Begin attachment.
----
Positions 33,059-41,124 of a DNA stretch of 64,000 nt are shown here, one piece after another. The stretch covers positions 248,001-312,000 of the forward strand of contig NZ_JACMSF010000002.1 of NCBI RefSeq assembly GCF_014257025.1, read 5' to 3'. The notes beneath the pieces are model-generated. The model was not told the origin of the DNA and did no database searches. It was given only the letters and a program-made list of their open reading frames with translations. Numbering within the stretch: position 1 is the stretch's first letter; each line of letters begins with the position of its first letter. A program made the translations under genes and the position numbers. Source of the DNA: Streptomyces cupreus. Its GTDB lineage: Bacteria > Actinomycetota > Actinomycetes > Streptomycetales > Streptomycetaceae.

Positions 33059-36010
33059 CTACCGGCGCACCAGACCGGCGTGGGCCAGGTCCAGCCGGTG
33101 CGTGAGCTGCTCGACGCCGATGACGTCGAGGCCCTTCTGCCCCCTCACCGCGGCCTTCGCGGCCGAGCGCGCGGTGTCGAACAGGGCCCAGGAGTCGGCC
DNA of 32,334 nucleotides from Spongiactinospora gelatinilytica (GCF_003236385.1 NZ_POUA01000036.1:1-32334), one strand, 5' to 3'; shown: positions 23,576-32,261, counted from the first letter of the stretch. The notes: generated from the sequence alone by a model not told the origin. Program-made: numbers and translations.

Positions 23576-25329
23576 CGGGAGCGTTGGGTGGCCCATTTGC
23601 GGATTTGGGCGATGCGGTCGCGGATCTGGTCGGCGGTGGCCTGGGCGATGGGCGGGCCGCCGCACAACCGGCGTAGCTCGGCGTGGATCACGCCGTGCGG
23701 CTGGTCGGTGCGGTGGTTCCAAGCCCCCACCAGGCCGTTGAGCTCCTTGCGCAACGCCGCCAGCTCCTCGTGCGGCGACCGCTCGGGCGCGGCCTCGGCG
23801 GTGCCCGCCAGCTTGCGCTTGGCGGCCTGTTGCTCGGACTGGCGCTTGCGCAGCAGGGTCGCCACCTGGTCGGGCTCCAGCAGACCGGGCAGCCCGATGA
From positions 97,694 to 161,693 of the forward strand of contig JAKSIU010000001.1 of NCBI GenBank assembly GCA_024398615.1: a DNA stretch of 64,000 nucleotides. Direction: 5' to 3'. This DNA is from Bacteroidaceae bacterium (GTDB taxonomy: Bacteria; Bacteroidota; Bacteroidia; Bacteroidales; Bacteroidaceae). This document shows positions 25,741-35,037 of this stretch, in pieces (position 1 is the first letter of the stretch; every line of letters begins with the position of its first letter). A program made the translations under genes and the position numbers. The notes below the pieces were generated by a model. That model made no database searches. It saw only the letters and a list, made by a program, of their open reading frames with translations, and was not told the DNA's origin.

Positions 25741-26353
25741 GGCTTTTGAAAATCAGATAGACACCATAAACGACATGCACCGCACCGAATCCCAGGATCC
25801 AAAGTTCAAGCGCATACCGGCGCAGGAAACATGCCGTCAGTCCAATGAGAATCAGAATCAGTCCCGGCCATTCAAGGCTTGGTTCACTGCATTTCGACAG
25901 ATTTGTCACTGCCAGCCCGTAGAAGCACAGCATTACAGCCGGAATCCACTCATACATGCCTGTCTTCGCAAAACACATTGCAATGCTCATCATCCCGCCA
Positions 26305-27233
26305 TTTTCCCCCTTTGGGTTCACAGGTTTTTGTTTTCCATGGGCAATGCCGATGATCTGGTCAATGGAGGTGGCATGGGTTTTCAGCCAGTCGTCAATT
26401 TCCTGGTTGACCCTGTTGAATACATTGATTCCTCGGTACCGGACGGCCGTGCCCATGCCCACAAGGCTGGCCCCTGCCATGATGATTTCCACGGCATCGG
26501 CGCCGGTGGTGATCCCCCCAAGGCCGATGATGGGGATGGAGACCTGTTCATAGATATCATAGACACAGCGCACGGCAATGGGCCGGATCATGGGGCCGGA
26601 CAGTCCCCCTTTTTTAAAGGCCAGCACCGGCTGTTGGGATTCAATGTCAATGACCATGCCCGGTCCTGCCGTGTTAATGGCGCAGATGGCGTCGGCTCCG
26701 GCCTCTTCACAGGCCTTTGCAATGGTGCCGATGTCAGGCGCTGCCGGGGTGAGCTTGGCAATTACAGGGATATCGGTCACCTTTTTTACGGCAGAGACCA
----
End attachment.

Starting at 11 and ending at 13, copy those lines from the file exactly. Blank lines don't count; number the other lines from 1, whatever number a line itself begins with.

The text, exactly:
From positions 97,694 to 161,693 of the forward strand of contig JAKSIU010000001.1 of NCBI GenBank assembly GCA_024398615.1: a DNA stretch of 64,000 nucleotides. Direction: 5' to 3'. This DNA is from Bacteroidaceae bacterium (GTDB taxonomy: Bacteria; Bacteroidota; Bacteroidia; Bacteroidales; Bacteroidaceae). This document shows positions 25,741-35,037 of this stretch, in pieces (position 1 is the first letter of the stretch; every line of letters begins with the position of its first letter). A program made the translations under genes and the position numbers. The notes below the pieces were generated by a model. That model made no database searches. It saw only the letters and a list, made by a program, of their open reading frames with translations, and was not told the DNA's origin.

Positions 25741-26353
25741 GGCTTTTGAAAATCAGATAGACACCATAAACGACATGCACCGCACCGAATCCCAGGATCC